, Volume 470, Issue 1–3, pp 127–132 | Cite as

In situ primary production in young Antarctic sea ice

  • Thomas Mock


An in situ incubation technique used successfully to measure the photosynthetic carbon assimilation of internal algal assemblages within thick multiyear Arctic ice was developed and improved to measure the photosynthetic carbon assimilation within young sea ice only 50 cm thick (Eastern Weddell Sea, Antarctica). The light transmission was improved by the construction of a cylindrical frame instead of using a transparent acrylic-glass barrel. The new device enabled some of the first precise measurements of in situ photosynthetic carbon assimilation in newly formed Antarctic sea ice, which is an important component in the sea ice ecosystem of the Antarctic Ocean. The rates of carbon assimilation of the interior algal assemblage (top to 5 cm from bottom) was 0.25 mg C m−2 d−1 whereas the bottom algal community (lowest 5 cm) attained only 0.02 mg C m−2 d−1. Chl a specific production rates (PChl) for bottom algae (0.020 – 0.056 μg C μg chl a−1 h−1) revealed strong light limitation, whereas the interior algae (PChl = 0.7 – 1.2 μg C μg chl a−1 h−1) were probably more limited by low temperatures (< –5 °C) and high brine salinities.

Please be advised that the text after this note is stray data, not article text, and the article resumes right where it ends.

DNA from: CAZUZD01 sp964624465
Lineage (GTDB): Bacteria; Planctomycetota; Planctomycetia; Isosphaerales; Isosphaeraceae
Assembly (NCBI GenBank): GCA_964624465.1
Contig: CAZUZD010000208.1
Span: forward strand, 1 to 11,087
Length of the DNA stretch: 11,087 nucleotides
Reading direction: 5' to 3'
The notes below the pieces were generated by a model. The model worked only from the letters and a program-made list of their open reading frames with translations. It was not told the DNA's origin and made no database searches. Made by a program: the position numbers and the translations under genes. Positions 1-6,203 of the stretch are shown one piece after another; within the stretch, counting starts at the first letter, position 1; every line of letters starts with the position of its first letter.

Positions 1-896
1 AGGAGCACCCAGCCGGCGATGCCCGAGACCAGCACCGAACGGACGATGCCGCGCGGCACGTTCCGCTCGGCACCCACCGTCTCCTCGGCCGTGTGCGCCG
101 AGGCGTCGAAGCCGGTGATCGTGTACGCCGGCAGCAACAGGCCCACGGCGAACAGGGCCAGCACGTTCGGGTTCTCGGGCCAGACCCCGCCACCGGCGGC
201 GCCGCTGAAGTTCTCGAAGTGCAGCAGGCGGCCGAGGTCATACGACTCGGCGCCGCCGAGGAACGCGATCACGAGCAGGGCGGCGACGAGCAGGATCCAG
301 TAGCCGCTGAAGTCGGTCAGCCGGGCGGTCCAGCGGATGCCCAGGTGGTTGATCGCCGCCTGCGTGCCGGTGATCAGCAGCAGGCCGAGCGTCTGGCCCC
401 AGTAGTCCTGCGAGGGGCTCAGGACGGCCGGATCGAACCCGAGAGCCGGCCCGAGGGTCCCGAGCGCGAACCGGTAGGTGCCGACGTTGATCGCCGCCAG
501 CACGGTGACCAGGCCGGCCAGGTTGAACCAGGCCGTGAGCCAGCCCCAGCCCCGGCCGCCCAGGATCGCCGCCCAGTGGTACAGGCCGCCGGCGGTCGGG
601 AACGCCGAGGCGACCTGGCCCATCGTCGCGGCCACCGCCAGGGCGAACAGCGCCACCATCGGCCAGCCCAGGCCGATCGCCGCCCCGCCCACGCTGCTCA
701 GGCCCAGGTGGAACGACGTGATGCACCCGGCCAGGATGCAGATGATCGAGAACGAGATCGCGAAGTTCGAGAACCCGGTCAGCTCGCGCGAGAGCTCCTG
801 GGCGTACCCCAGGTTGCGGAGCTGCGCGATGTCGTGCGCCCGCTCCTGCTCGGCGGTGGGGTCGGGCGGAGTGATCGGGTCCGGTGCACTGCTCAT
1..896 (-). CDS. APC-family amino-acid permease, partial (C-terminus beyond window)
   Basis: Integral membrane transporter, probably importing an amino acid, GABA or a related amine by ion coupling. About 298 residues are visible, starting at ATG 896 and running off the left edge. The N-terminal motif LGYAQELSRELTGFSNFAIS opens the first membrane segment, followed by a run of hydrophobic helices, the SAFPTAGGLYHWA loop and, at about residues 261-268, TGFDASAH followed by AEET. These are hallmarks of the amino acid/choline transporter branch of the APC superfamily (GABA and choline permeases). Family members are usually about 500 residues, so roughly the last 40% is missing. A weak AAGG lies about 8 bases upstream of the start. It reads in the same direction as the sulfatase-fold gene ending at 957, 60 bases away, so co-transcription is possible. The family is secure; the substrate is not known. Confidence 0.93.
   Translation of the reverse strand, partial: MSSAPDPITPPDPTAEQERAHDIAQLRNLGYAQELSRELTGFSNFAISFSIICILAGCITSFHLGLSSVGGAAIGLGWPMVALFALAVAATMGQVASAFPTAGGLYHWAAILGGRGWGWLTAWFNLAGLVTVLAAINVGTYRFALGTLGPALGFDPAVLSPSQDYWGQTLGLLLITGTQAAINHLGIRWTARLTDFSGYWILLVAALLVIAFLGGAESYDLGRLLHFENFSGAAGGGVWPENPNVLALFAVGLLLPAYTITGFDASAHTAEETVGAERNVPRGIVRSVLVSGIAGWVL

Antarctica algae carbon assimilation chlorophyll a growth in situ primary production methods photosynthesis sea ice 


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Copyright information

© Kluwer Academic Publishers 2002

Authors and Affiliations

  • Thomas Mock
    • 1
  1. 1.Alfred-Wegener-Institute for Polar and Marine ResearchBremerhavenGermany

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